Date: Mon, 29 Jul 2002 18:31:48 -0400 From: Wesley Eddy <email@example.com> Subject: Re: tcptrace-bugs A few Questions Message-ID: <20020729183148.A4377@irg.cs.ohiou.edu>
On Mon, Jul 29, 2002 at 04:39:56PM -0400, Adam Plesniak wrote:
> Hello, my name is Adam Plesniak and I am doing some summer work with tcptrace
> and tcpdump and I had a few questions about the output of your program. At
> the bottom of a connection, the program lists the feilds < minowin:,
> maxowin:, averageowin:, and waverage owin:> What exaclty is an O window?
It's a kind of nonstandard term we use to describe the amount of 'o'utstanding
(unacked) data. There's a more detailed explanation in the manual at:
Hope that clears it up.
> And one more question, in reading recent papers aimed on predicting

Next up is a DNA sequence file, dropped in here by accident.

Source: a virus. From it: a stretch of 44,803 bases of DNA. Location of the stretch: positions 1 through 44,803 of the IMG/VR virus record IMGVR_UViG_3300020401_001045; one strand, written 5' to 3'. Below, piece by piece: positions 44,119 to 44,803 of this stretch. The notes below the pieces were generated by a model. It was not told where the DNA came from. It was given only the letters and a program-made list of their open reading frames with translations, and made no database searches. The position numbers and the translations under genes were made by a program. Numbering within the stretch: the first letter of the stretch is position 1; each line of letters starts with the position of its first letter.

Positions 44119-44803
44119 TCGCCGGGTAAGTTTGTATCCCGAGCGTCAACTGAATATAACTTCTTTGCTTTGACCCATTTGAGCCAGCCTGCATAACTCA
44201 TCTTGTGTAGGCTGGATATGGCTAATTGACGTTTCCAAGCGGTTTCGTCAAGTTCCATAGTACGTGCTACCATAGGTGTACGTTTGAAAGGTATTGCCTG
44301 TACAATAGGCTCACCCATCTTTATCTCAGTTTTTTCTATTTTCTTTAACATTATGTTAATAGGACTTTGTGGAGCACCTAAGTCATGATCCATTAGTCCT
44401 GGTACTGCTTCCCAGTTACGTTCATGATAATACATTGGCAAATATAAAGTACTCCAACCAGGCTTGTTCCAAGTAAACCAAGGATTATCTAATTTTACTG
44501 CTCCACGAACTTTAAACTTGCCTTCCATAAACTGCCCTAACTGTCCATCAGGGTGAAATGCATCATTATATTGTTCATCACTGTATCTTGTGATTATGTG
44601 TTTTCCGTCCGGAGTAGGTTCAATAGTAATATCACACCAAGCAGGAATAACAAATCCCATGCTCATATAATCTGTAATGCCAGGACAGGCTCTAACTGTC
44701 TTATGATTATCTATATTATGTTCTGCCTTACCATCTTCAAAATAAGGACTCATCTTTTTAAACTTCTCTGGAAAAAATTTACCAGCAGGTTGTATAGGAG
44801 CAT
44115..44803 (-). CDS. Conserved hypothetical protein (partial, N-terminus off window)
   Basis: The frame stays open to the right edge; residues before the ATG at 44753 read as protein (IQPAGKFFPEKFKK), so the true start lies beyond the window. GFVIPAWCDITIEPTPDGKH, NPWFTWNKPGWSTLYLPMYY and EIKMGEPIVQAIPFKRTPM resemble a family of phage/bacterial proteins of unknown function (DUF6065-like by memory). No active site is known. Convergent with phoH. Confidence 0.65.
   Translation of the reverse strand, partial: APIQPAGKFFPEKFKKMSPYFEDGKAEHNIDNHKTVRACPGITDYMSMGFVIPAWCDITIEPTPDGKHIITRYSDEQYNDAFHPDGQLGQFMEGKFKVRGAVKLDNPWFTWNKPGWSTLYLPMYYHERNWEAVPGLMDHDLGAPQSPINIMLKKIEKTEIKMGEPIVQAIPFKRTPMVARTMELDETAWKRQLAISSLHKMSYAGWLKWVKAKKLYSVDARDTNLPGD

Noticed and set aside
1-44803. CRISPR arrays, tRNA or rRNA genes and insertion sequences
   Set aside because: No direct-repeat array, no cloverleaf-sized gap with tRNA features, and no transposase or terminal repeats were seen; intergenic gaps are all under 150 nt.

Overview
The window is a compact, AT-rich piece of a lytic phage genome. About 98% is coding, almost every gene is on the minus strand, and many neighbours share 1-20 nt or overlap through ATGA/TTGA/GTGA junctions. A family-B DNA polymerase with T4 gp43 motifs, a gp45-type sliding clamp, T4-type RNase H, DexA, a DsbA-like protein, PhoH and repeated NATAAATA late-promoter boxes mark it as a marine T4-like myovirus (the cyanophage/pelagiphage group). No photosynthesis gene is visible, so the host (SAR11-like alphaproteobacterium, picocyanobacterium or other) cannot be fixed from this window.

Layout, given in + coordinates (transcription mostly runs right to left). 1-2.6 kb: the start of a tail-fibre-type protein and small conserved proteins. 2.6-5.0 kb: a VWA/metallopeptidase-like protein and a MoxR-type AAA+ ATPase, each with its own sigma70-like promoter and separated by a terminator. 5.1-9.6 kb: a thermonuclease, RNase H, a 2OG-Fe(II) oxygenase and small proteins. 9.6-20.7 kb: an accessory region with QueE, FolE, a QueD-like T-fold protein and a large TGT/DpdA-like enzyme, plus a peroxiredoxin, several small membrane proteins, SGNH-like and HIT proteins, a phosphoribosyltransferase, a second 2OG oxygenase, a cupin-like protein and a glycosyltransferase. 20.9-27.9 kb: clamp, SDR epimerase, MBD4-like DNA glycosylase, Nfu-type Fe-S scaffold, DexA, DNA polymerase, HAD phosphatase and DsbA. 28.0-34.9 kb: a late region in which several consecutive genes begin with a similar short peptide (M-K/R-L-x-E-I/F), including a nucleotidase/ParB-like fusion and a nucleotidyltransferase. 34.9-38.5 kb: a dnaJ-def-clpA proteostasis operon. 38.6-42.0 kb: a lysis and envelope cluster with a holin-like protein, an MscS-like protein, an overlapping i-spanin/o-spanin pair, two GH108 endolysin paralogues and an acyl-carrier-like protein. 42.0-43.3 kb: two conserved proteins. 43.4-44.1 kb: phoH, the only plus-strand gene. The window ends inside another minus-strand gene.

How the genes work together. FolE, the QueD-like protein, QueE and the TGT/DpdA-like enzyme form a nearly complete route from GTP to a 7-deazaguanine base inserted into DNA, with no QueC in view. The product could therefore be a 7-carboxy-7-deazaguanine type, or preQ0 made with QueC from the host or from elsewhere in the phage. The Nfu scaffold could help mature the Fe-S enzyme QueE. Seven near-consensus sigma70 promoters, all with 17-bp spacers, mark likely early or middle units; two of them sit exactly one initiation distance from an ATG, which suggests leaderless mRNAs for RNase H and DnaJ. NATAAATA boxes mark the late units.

> throughput of a connection mathematically, they refer to a Maximum Window
> variable which is constant during the duration of a transfer. From the
> tcptrace data, how can we derive this value to use in our own calculations.
> Any help you could give us would be greatly appreciated. Thanks for you
Well, it doesn't really have anything to do with a tcptrace-bug, but we
can probably answer this one too :). It's hard to say for sure without
any context, but I'd guess that they're refering to the receive buffer
size. Alternatively I guess it could refer to the total amount of data
the network could hold (sum of bandwidth delay product for all links in
the path as well as all queues in between) but I'm just guessing without
a specific source to look at and see what you're talking about.
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